Free State High School student told Confederate flag not allowed at school
A Free State High School student who was displaying a Confederate flag on the vehicle he drove to school has been told he can no longer display the flag on school property.
Lawrence Superintendent Rick Doll said that the administration at the school considered the student’s free speech rights before making the decision.
“School staff see this issue as an educational opportunity for students and fully understand the school’s obligation to respect students’ free speech rights and protect students from racial discrimination and harassment, as the Confederate flag may be associated with racism, slavery and violence against African-Americans,” Doll said via email.
The district does not have a policy regarding the Confederate flag, but Free State’s student handbook does have a discrimination and harassment policy. That policy states that the Lawrence public school district is committed to providing a positive and productive learning and working environment, free from discrimination and harassment. Discrimination is defined as follows:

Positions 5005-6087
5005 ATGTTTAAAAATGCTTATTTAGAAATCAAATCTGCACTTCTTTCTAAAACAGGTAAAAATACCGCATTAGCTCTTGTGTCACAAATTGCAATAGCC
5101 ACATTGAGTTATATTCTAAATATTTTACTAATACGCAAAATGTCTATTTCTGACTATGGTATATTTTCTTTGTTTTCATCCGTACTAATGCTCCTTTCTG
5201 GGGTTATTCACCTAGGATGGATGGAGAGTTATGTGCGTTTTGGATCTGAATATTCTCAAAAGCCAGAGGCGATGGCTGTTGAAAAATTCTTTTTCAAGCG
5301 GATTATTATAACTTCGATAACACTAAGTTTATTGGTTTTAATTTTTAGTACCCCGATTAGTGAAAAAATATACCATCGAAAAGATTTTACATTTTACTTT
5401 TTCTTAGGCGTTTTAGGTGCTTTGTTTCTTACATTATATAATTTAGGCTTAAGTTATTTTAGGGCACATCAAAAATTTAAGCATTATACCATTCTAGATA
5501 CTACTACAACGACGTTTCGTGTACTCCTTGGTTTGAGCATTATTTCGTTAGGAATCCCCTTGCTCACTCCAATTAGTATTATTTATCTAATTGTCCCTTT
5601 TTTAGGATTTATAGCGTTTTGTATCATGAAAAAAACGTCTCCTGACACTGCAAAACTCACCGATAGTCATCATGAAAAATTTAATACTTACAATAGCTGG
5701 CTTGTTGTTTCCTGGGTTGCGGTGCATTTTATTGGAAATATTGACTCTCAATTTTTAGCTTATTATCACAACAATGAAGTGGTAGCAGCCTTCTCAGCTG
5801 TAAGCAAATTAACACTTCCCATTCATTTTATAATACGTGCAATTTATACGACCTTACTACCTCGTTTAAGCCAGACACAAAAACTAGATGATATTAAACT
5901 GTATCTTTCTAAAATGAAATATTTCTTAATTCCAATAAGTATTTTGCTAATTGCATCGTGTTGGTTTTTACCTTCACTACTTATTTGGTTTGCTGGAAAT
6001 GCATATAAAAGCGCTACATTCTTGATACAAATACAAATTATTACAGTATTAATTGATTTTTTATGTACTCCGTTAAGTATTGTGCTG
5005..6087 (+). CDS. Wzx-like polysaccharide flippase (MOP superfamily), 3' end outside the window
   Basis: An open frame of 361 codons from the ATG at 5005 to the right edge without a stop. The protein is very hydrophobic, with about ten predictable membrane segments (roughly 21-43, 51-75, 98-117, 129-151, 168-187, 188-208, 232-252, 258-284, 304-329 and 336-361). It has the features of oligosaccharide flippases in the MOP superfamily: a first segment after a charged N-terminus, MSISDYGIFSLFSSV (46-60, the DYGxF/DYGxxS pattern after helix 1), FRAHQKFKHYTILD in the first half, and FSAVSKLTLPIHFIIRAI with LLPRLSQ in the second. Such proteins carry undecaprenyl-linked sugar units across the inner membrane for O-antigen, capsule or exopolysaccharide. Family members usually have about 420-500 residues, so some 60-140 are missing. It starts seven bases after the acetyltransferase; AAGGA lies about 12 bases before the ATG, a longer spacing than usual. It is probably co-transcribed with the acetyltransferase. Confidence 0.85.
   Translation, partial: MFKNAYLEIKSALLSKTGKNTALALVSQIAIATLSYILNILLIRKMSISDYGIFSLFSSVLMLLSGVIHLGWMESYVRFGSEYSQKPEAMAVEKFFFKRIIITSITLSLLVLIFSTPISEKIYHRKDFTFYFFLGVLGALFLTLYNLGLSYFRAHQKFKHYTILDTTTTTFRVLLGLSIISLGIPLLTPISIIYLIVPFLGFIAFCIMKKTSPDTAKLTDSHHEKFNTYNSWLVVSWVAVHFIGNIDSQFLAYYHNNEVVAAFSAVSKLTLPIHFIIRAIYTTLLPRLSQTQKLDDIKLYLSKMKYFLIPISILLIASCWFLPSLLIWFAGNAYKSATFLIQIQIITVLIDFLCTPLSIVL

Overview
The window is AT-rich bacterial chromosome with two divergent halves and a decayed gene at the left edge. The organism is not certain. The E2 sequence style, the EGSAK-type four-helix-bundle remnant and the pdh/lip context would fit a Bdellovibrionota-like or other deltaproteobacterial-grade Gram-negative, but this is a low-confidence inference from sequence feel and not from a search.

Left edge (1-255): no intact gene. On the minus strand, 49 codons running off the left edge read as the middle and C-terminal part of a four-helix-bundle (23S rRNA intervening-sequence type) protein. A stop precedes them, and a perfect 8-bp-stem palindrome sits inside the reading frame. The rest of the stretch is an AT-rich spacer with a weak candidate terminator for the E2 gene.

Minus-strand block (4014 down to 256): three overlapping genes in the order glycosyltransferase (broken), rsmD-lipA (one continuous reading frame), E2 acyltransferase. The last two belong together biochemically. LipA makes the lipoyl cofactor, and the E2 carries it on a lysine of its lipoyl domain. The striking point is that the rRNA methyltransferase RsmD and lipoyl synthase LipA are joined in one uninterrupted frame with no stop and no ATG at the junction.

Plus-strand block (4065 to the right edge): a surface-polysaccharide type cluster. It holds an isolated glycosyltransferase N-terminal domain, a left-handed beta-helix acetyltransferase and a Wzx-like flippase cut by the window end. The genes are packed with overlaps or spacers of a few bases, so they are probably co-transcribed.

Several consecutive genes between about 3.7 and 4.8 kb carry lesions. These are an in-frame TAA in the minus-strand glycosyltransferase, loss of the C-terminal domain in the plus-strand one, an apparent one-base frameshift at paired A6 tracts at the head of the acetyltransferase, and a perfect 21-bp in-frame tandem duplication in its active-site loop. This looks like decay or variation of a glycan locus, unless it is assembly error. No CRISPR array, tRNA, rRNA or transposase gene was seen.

“Discrimination is conduct which affords a student different treatment, solely on the basis of race, color, national origin, religion, disability, sex, sexual orientation or gender identity in a manner which interferes with or limits the ability of the student to participate in or benefit from the services, activities or programs of the school.”
A spokeswoman for the district said that the decision not to allow the student to bring the flag to school was based on the effect it was having on the environment.
“It was disrupting the learning environment, so Free State High administration asked the student not to bring the flag back on campus,” district spokeswoman Julie Boyle said via email.
Free State’s policy states that any student who engages in discriminatory conduct shall be subject to disciplinary action, up to and including expulsion from school. Boyle said that apart from being told not to bring the flag to campus, the student was not disciplined. Further details about the incident could not be shared under the Family Educational Rights and Privacy Act, which protects the privacy of student education records.
“We don’t discuss school issues involving individual students in order to protect student privacy rights,” Boyle said.
Doll said that the incident would be used to discuss issues surrounding race with students at the school.
“Using tools learned through the school district’s racial equity work, Free State High staff continue to engage students in meaningful discussion prompted by a student’s display of the Confederate flag on a personal vehicle in the school parking lot,” Doll said.